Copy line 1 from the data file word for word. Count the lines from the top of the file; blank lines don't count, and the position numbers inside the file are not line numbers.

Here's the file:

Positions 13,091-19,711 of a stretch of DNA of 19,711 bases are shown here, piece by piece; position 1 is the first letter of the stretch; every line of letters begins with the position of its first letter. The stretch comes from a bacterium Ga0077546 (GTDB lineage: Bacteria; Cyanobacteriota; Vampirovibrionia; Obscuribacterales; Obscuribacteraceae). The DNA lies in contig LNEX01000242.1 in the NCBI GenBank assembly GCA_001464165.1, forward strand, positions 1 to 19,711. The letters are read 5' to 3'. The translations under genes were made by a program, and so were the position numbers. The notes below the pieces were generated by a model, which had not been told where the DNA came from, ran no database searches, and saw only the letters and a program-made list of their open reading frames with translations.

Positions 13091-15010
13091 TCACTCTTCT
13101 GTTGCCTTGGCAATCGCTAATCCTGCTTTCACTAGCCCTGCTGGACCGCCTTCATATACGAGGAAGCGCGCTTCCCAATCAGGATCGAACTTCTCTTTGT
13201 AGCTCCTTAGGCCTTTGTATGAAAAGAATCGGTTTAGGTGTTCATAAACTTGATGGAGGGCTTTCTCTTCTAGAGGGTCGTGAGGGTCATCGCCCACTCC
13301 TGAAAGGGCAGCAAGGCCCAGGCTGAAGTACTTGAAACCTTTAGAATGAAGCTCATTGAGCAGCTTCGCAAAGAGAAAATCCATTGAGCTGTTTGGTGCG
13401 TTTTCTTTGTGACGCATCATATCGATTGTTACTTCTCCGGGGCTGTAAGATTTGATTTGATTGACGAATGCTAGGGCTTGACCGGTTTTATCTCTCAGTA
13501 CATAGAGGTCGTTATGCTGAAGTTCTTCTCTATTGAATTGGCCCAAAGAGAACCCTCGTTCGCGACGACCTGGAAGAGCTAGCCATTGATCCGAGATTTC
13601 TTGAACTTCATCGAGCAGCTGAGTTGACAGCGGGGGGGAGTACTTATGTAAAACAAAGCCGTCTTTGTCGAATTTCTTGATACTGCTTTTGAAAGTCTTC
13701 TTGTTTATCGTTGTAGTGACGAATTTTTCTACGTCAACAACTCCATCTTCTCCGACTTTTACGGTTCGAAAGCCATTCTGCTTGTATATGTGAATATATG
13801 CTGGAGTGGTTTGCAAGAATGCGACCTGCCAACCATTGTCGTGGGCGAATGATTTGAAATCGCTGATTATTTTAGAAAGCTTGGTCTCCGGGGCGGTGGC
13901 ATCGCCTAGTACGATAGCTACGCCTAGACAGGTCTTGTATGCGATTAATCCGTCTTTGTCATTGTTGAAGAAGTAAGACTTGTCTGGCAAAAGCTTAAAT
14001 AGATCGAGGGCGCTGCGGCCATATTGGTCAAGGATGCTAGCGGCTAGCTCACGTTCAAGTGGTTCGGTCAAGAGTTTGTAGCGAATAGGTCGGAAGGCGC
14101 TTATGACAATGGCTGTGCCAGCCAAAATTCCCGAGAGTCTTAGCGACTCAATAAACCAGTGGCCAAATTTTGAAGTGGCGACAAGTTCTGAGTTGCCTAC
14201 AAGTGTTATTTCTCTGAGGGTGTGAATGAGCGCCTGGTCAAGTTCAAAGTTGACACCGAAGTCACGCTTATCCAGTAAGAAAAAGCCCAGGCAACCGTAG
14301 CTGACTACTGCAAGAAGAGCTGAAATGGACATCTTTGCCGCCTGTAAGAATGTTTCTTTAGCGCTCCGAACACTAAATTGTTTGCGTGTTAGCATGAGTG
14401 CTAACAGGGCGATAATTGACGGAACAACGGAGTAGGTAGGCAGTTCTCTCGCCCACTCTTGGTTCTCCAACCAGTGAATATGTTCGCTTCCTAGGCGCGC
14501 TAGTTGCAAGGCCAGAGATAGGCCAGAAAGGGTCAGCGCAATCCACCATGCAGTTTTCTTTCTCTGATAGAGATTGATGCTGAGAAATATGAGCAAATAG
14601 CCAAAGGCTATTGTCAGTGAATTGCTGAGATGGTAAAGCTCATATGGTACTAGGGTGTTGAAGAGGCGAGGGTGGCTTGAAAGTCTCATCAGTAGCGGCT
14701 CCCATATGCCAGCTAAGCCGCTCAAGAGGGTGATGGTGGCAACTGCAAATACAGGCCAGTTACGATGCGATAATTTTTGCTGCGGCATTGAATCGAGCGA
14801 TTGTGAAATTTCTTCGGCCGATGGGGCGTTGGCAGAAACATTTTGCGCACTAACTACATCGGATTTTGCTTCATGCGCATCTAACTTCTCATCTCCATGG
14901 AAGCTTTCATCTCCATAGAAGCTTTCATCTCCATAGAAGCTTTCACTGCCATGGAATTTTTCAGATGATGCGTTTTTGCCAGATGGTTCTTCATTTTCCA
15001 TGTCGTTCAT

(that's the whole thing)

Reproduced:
Positions 13,091-19,711 of a stretch of DNA of 19,711 bases are shown here, piece by piece; position 1 is the first letter of the stretch; every line of letters begins with the position of its first letter. The stretch comes from a bacterium Ga0077546 (GTDB lineage: Bacteria; Cyanobacteriota; Vampirovibrionia; Obscuribacterales; Obscuribacteraceae). The DNA lies in contig LNEX01000242.1 in the NCBI GenBank assembly GCA_001464165.1, forward strand, positions 1 to 19,711. The letters are read 5' to 3'. The translations under genes were made by a program, and so were the position numbers. The notes below the pieces were generated by a model, which had not been told where the DNA came from, ran no database searches, and saw only the letters and a program-made list of their open reading frames with translations.